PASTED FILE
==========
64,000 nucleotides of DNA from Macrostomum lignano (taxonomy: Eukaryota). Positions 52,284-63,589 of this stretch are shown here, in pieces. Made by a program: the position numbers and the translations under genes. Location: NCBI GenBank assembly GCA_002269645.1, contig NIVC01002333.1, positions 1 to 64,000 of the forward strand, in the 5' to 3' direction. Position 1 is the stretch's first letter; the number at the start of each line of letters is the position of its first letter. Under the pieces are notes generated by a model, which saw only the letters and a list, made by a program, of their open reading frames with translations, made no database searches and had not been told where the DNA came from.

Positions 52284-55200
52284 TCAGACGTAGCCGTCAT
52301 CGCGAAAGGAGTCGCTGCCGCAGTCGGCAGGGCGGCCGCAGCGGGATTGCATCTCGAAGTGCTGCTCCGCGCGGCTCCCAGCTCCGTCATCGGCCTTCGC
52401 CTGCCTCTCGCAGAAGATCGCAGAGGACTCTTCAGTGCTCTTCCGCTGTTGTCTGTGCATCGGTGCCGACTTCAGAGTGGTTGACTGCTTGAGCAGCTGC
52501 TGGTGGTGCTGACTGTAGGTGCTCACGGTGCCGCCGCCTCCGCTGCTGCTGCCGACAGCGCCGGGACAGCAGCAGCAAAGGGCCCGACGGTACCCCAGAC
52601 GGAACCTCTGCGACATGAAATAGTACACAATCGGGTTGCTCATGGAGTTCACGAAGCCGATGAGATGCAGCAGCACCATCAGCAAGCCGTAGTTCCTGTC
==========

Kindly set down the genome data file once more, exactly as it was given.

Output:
64,000 nucleotides of DNA from Macrostomum lignano (taxonomy: Eukaryota). Positions 52,284-63,589 of this stretch are shown here, in pieces. Made by a program: the position numbers and the translations under genes. Location: NCBI GenBank assembly GCA_002269645.1, contig NIVC01002333.1, positions 1 to 64,000 of the forward strand, in the 5' to 3' direction. Position 1 is the stretch's first letter; the number at the start of each line of letters is the position of its first letter. Under the pieces are notes generated by a model, which saw only the letters and a list, made by a program, of their open reading frames with translations, made no database searches and had not been told where the DNA came from.

Positions 52284-55200
52284 TCAGACGTAGCCGTCAT
52301 CGCGAAAGGAGTCGCTGCCGCAGTCGGCAGGGCGGCCGCAGCGGGATTGCATCTCGAAGTGCTGCTCCGCGCGGCTCCCAGCTCCGTCATCGGCCTTCGC
52401 CTGCCTCTCGCAGAAGATCGCAGAGGACTCTTCAGTGCTCTTCCGCTGTTGTCTGTGCATCGGTGCCGACTTCAGAGTGGTTGACTGCTTGAGCAGCTGC
52501 TGGTGGTGCTGACTGTAGGTGCTCACGGTGCCGCCGCCTCCGCTGCTGCTGCCGACAGCGCCGGGACAGCAGCAGCAAAGGGCCCGACGGTACCCCAGAC
52601 GGAACCTCTGCGACATGAAATAGTACACAATCGGGTTGCTCATGGAGTTCACGAAGCCGATGAGATGCAGCAGCACCATCAGCAAGCCGTAGTTCCTGTC